• Treat your parent with respect. Tell them you love them and are worried about them.
  • Focus most of your attention and concern on your relationship with them, not the alcohol.
  • Stop enabling the problem by making excuses or covering up for your parent’s behavior.
  • When a parent who overuses alcohol sees that their drinking has hurt their child they are more interested in seeking help.
  • When you talk with your mom or dad about their drinking, avoid judgment and stick to facts and feelings: “I found you passed out on the sofa yesterday afternoon and it scared me.”
  • Be specific. Say, “I want you to quit drinking.”
  • Be calm and communicate your expectations clearly.
  • Offer help and support.

Talking with a parent about alcohol use disorder is a process, not an event. If you want help or more information, contact a behavioral health or addiction professional in your community.

Remember that having alcohol use disorder doesn’t change all the good and wonderful things about your mom or dad. Remind them of how important they are to you.

Resources

Adult Children of Alcoholics World Service Organization

Al-Anon Family Groups

National Association for Children of Alcoholics

By Drew Edwards, M.S., Ed.D.

Summary

  • Don’t go it alone.
  • Treat your parent with respect.
  • Be calm and communicate your expectations clearly.

Someone once said, “It’s hard raising your parents.” But sometimes the children must insert themselves into the center of a problem when a parent is overusing alcohol.

Being the child of someone with alcohol use disorder seems like a lose-lose situation. You can ignore the problem and keep the peace. Or you can confront the problem and possibly create a crisis. Anger and hurt feelings seem inevitable. Let’s look at both options.

Denial of a problem is the single most common defense against dealing with alcohol use disorder in a family. Because of the shared family history, buttons are easily pushed and feelings can be hurt. So ignoring the problem seems like the easiest thing to do. But that makes an alcohol problem worse. Here’s how. By doing nothing, we seem to approve of the behavior. Then when the problem blows up and a crisis occurs, the parent who is overusing alcohol says something like, “No one has ever complained about my drinking before.” But by then the damage has been done.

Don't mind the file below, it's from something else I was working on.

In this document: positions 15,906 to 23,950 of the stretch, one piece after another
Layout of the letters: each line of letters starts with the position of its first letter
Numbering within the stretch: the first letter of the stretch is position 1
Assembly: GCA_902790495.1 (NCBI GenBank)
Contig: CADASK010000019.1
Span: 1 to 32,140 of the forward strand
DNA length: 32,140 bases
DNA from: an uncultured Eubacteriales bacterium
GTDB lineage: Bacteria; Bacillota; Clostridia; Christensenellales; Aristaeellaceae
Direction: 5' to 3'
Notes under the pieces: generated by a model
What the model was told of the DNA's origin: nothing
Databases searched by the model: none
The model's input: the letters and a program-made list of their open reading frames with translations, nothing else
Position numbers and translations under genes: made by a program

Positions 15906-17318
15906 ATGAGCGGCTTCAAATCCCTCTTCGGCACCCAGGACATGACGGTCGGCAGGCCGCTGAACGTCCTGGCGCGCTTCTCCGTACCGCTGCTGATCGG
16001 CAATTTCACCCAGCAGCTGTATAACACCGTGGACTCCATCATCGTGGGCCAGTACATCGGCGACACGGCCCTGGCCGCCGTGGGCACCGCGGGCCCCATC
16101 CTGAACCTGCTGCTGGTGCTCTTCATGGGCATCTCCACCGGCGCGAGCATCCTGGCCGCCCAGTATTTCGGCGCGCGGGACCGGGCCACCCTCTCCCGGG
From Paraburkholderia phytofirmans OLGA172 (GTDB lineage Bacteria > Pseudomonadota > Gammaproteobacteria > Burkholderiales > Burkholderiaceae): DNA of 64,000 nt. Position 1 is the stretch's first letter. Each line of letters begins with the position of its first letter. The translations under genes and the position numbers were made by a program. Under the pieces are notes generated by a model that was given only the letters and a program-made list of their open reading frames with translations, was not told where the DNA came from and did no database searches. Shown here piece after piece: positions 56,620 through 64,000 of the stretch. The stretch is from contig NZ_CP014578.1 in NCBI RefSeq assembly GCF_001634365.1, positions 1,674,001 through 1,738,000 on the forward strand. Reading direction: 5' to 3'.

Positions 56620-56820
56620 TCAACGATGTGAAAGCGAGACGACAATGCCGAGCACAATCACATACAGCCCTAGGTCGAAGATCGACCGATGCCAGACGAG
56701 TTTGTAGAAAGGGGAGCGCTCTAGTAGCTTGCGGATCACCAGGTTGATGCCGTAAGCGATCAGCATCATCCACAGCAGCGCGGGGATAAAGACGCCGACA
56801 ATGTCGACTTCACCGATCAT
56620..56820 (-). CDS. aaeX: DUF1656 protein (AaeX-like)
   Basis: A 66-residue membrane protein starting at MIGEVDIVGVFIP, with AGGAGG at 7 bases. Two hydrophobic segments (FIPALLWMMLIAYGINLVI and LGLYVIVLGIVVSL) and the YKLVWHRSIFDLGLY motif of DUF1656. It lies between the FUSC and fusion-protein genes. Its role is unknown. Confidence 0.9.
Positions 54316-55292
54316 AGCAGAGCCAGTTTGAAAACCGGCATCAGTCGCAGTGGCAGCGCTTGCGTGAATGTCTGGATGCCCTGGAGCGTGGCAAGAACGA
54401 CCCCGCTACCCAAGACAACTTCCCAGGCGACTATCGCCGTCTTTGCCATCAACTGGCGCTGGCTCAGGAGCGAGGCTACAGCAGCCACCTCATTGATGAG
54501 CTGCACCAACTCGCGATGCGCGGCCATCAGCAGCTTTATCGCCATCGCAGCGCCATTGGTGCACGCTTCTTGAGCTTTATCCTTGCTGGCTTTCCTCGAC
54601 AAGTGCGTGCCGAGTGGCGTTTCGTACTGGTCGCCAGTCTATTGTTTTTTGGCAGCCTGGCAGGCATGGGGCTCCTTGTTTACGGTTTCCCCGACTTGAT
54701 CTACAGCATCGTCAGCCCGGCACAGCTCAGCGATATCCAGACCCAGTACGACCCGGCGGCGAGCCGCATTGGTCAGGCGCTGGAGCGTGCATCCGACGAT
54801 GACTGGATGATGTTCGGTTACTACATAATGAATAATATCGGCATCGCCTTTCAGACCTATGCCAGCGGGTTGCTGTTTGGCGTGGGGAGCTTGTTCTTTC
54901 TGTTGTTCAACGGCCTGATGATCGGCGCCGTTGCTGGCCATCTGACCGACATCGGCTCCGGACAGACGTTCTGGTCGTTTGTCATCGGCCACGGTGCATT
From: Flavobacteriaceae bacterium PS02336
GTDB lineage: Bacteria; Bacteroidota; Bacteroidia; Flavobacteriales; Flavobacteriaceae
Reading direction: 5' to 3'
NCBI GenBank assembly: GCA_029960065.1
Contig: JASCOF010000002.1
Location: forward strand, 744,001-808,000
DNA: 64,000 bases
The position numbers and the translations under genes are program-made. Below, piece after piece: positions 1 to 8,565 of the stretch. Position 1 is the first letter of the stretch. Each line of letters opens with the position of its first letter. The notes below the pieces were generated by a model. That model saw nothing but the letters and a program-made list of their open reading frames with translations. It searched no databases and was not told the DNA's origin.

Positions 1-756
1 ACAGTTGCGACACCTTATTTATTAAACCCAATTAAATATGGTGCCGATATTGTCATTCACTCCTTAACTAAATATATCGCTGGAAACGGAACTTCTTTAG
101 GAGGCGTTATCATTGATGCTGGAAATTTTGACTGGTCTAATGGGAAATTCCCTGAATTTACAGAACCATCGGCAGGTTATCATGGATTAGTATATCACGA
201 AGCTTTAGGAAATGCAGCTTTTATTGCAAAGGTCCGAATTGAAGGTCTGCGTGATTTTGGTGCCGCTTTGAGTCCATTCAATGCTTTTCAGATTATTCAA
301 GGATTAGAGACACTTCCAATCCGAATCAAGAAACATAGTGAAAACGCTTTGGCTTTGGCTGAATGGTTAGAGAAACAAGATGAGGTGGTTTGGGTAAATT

Confronting the problem head-on is very hard to do, but it is the most loving thing to do. It is a bit like pulling a bandage off a wound. Pulling it slowly may be less painful than ripping it off at once, but the actual hurt can last longer.

When a parent has an alcohol problem, the whole family has a problem. It is particularly hard for a child of any age to see their parent overuse alcohol. So they usually keep their feelings inside. They also avoid confrontation because they feel as if they are being disloyal to their parent, or ungrateful. These emotions are strong and not easily overcome.

What to do

  • Don’t go it alone. Talk with other family members and ask them how they see things.
  • Set a specific time to talk with your parent. In other words, make an appointment.
  • Treat your parent with respect. Tell them you love them and are worried about them.
  • Focus most of your attention and concern on your relationship with them, not the alcohol.
  • Stop enabling the problem by making excuses or covering up for your parent’s behavior.
  • When a parent who overuses alcohol sees that their drinking has hurt their child they are more interested in seeking help.
  • When you talk with your mom or dad about their drinking, avoid judgment and stick to facts and feelings: “I found you passed out on the sofa yesterday afternoon and it scared me.”
  • Be specific. Say, “I want you to quit drinking.”
  • Be calm and communicate your expectations clearly.
  • Offer help and support.

Talking with a parent about alcohol use disorder is a process, not an event. If you want help or more information, contact a behavioral health or addiction professional in your community.

Remember that having alcohol use disorder doesn’t change all the good and wonderful things about your mom or dad. Remind them of how important they are to you.

Resources

Adult Children of Alcoholics World Service Organization

Al-Anon Family Groups

National Association for Children of Alcoholics

By Drew Edwards, M.S., Ed.D.

The information provided on the Achieve Solutions site, including, but not limited to, articles, assessments, and other general information, is for informational purposes only and should not be treated as medical, health care, psychiatric, psychological, or behavioral health care advice. Nothing contained on the Achieve Solutions site is intended to be used for medical diagnosis or treatment or as a substitute for consultation with a qualified health care professional. Please direct questions regarding the operation of the Achieve Solutions site to Web Feedback. If you have concerns about your health, please contact your health care provider.  ©2019 Beacon Health Options, Inc.